Les affres du monde du travail allemand

Les grèves sont rares en Allemagne. Entre 2000 et 2004, 234 jours ouvrés pour 1000 employés ont été perdus en moyenne avec les grèves en Espagne, 171 au Canada et 101 en France, contre seulement 3,5 jours en Allemagne. En fin de liste des statistiques de l'OCDE, l'Allemagne devance la Pologne (1,6 jours) et le Japon (0,4 jour).

Les Allemands sont donc d’autant plus perturbés que le syndicat des cheminots (GDL) a voté en faveur d’une grève qui paralysera le pays. L'accord signé récemment au sujet des salaires des employés des chemins de fer et négocié par les syndicats rivaux Transnet et GDBA, n'allait pas assez loin pour le GDL, qui réclame désormais une hausse de 31 %.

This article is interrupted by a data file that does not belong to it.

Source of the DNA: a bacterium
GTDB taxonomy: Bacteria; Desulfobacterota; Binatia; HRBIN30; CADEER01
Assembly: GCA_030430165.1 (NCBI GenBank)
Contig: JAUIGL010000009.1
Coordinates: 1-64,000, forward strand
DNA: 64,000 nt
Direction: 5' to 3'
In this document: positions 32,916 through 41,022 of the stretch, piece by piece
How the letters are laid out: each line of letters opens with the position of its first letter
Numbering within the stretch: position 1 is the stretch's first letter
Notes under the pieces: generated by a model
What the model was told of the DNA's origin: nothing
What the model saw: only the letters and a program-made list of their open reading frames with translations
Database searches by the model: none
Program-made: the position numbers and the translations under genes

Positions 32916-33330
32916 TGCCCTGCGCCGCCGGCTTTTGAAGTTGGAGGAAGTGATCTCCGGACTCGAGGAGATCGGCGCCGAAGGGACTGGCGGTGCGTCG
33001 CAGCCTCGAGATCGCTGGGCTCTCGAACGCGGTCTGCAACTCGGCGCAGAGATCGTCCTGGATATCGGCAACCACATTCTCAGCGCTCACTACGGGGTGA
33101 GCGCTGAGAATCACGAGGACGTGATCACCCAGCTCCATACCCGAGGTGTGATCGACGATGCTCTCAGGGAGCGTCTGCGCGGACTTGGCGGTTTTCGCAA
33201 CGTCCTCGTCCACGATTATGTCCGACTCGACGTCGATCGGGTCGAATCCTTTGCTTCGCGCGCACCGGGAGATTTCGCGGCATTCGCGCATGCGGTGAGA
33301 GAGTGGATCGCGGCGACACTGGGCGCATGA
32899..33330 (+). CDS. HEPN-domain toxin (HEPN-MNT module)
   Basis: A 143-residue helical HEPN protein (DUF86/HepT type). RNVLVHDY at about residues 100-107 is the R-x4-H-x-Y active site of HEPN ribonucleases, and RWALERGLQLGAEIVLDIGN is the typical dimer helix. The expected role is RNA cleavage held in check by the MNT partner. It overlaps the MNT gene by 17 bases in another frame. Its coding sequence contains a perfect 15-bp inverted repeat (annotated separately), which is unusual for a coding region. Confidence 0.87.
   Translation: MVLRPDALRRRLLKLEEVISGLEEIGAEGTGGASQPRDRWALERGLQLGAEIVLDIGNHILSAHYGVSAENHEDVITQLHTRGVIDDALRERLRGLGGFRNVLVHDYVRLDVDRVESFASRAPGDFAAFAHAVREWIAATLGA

Malgré la suspension de la grève pour laisser du temps aux négociations, la menace continue de planer car les discussions se trouvent dans une impasse. Si le GDL parvient à obtenir une hausse des salaires plus importante que celle de l'accord général, celui-ci deviendra caduc – ce que la direction des chemins de fer ne n’acceptera sous aucune condition.

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